The Syrian government gave assurances Wednesday that it will comply with a one-week deadline to hand over information about the size and location of its chemical weapons arsenal, a Russian diplomat said after talks with the Damascus regime.
The Saturday deadline is the first big test of a US-Russian plan to eradicate Syria's chemical weapons in a bid to ward off US-led military action against President Bashar al-Assad's regime over a gas attack on a Damascus suburb last month.
"We have received assurances here that this will be done on time," Russia's Deputy Foreign Minister Sergei Ryabkov was quoted as saying by Russian television after talks in Damascus, which included a meeting with Assad.
Despite having jointly agreed a deal under which Syria will turn over its chemical weapons stockpile, Moscow and Washington remain at loggerheads over who launched the August 21 attack.
Ryabkov accused UN inspectors studying the gas attack of ignoring "very factual" evidence provided by the Damascus regime.
Evidence related to the deadly incident "was given to Mr. (Ake) Sellstrom who headed the group of UN inspectors," he said according to remarks aired on Russian state television.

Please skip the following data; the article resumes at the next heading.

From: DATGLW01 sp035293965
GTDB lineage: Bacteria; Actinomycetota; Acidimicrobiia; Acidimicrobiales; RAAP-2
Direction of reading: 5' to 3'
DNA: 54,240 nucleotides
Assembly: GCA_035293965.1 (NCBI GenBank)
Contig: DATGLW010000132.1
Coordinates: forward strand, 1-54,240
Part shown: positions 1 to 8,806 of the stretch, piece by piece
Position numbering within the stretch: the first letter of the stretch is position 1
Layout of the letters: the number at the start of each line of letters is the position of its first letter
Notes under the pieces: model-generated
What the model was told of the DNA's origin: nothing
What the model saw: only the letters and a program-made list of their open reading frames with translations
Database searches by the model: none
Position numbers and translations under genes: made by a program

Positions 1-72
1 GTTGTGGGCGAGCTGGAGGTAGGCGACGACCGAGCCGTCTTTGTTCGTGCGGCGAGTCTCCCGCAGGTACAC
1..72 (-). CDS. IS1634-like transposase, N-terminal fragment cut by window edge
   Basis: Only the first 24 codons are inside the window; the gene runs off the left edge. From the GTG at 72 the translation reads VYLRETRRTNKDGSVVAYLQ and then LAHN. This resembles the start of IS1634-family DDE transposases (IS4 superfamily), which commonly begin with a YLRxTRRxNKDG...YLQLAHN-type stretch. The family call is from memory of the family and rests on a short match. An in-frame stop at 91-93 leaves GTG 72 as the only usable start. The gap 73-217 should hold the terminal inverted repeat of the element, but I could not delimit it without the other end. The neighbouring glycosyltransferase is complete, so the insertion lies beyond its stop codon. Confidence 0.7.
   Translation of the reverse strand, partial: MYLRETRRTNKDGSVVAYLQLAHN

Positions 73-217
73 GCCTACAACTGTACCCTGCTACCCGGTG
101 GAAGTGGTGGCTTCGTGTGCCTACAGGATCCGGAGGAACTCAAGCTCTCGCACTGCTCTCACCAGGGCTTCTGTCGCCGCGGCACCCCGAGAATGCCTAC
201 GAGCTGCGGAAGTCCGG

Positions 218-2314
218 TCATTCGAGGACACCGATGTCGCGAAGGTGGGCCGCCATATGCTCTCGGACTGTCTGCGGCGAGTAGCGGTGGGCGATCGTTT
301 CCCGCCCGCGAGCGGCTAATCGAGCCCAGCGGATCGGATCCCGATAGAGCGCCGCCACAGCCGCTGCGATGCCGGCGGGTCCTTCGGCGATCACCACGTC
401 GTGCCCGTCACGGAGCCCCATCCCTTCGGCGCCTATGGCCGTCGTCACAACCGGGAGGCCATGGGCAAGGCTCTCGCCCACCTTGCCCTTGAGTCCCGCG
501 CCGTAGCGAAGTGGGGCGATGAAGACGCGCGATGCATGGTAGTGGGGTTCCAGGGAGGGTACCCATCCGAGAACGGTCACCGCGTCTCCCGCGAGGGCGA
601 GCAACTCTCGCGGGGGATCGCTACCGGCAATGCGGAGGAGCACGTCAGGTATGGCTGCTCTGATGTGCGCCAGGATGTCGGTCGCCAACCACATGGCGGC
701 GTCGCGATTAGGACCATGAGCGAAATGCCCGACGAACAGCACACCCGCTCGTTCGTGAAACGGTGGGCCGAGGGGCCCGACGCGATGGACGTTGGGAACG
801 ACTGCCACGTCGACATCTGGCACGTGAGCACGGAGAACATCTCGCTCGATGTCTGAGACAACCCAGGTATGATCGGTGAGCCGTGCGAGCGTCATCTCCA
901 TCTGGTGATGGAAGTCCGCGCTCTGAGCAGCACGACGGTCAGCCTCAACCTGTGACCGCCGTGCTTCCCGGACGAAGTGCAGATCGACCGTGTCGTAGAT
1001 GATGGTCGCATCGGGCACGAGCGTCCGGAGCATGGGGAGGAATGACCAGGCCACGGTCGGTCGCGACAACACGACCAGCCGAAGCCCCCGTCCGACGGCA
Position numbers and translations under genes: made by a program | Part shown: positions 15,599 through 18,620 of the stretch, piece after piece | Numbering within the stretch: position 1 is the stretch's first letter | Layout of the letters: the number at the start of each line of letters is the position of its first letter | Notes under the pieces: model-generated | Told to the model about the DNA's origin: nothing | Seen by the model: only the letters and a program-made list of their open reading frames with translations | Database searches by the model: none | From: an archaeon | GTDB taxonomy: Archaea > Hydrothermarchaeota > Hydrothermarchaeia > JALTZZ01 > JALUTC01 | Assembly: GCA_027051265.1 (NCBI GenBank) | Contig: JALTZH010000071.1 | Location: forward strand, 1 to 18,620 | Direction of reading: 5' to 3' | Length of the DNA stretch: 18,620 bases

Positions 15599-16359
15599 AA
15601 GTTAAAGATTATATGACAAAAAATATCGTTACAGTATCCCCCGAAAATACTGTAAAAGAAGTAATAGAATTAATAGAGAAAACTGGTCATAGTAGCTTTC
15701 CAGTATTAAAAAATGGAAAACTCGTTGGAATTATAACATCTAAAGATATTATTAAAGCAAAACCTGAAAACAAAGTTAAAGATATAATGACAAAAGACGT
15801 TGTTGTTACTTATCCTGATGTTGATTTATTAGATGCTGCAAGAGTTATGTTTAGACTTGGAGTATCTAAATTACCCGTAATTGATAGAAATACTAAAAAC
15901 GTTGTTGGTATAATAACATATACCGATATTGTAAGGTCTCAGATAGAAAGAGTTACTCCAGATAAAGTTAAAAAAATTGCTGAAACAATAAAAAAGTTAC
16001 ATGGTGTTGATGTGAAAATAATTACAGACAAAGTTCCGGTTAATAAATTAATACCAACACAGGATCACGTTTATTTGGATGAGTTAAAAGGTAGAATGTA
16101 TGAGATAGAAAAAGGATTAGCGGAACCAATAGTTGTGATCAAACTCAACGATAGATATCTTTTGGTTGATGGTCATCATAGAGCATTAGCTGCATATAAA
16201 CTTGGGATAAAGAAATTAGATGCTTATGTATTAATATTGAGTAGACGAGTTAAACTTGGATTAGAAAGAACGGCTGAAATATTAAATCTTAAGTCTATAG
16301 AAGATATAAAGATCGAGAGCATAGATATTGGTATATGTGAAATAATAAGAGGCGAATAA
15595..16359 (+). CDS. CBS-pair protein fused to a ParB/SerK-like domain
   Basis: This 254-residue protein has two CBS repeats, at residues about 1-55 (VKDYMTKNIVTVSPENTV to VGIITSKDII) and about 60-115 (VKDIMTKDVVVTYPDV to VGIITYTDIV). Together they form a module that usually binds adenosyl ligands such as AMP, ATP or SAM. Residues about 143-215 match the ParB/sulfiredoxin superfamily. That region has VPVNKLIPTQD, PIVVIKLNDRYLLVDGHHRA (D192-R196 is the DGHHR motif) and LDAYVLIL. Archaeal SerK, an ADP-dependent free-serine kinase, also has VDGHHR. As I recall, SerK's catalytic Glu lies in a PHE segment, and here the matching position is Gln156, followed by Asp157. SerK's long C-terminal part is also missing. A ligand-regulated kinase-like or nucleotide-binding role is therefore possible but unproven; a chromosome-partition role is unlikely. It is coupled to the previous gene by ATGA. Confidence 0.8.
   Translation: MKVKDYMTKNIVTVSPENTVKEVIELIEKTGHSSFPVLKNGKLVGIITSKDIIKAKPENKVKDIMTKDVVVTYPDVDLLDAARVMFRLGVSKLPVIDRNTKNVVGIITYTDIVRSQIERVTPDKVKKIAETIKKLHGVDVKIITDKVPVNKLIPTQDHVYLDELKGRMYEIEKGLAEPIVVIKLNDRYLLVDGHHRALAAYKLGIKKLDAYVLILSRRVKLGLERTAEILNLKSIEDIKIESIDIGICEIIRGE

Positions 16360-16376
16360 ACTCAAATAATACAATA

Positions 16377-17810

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"We are upset that it did not receive adequate attention in the report."
A UN report released on Monday concluded that sarin gas was used in the attack in which hundreds died, and the US and its allies have claimed that the findings by Swedish expert Sellstrom and his team showed that the attack was perpetrated by the Syrian government.
Moscow and Damascus have strongly denied the allegation, blaming rebels for the attack.
Foreign Minister Sergei Lavrov on Wednesday said evidence implicating Syrian rebels in the attack would be given to the United Nations Security Council.
"There is a lot of (data) regarding the incidents that occurred in August in Ghouta near Damascus. We will be reviewing all of it in the Security Council," Russian news agencies quoted Lavrov as saying.
Ryabkov is on a visit to Damascus for two days of talks with the Syrian regime to go over the high-stakes US-Russian agreement reached in Geneva at the weekend.
Ryabkov said he had assured the Syrian side that there was "no basis" for a UN Security Council resolution on the chemical weapons agreement to invoke Chapter VII of the UN Charter that allows the use of force.
The United States, meanwhile, has said it will maintain the threat of force if Damascus fails to abide by the accord.